Nepal’s state-owned Citizen Investment Fund (CIF) has declined to provide further aircraft acquisition loans to Nepal Airlines (RA, Kathmandu), citing the state-owned carrier’s history of non-payment on an existing loan.
Nepal’s Tourism Mail outlet cites CIF CEO Raman Nepal saying he deemed the state-owned carrier a bad credit risk and would not extend it further funding. “No matter what the pressure, we cannot give loans to the corporation which is known for its defaults on loans,” he said.
Nepal says the amount outstanding on the existing loan to buy an aircraft has ballooned to NPR16 billion Nepalese rupees (USD120 million). He said the airline had not been making regular repayments, and he described a highly publicised payment in June of NPR250 million (USD1.9 million) as “tokenistic.” The original loan was for NPR12 billion (USD90 million).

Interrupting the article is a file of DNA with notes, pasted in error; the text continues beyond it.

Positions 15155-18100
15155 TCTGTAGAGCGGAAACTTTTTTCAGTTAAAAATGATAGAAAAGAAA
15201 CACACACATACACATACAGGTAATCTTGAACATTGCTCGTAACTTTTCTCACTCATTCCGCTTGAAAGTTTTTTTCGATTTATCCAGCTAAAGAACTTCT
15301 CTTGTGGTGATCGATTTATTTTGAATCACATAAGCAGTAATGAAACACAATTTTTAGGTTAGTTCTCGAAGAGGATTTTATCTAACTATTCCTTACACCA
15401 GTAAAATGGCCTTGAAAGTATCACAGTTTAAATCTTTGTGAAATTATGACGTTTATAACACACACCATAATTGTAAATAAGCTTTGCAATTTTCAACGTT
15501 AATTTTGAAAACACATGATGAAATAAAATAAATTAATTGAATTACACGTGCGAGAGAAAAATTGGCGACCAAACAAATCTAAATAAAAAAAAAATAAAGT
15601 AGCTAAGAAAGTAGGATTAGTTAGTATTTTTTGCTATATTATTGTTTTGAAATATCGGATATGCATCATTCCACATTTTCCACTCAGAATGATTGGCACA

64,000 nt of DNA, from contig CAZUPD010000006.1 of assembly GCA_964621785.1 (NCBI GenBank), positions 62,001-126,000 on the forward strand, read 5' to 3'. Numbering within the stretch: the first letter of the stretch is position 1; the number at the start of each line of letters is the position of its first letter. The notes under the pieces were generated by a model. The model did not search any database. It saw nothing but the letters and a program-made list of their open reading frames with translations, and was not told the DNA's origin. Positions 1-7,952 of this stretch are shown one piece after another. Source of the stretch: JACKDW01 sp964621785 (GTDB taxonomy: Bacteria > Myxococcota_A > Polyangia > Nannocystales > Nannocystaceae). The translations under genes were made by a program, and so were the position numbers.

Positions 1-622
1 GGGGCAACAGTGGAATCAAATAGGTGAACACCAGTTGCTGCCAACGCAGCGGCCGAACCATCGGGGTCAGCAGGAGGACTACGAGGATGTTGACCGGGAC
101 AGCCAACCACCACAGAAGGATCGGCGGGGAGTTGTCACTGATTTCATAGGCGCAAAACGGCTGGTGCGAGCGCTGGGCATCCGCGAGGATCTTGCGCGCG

In 2018, Nepal Airlines purchased two A330-200s, 9N-ALY (msn 1872) and 9N-ALZ (msn 1878), which remain in the fleet and are the backbone of the carrier’s medium and long-haul flying. Nepal Airlines acquired one of the planes with funding from the CIF and the second via funding from the Employees Provident Fund (ETF). Around 1.3 working Nepalis pay into pension funds run by these entities.
Recently, ch-aviation reported that the ETF CEO had refuted claims by Nepal Airlines and a government minister that it was servicing its loan with ETF. CEO Jeetendra Dhital told another Kathmandu-based media outlet that the airline was not interested in making loan repayments because the government guaranteed it. “Nepal Airlines has not paid us full instalments regularly,” he said. “On the other hand, they have spread the word that they have paid.” Nepal Airlines now owes the EFT NPR29 billion (USD217.4 million). The original loan was for NPR22 billion (USD165 million).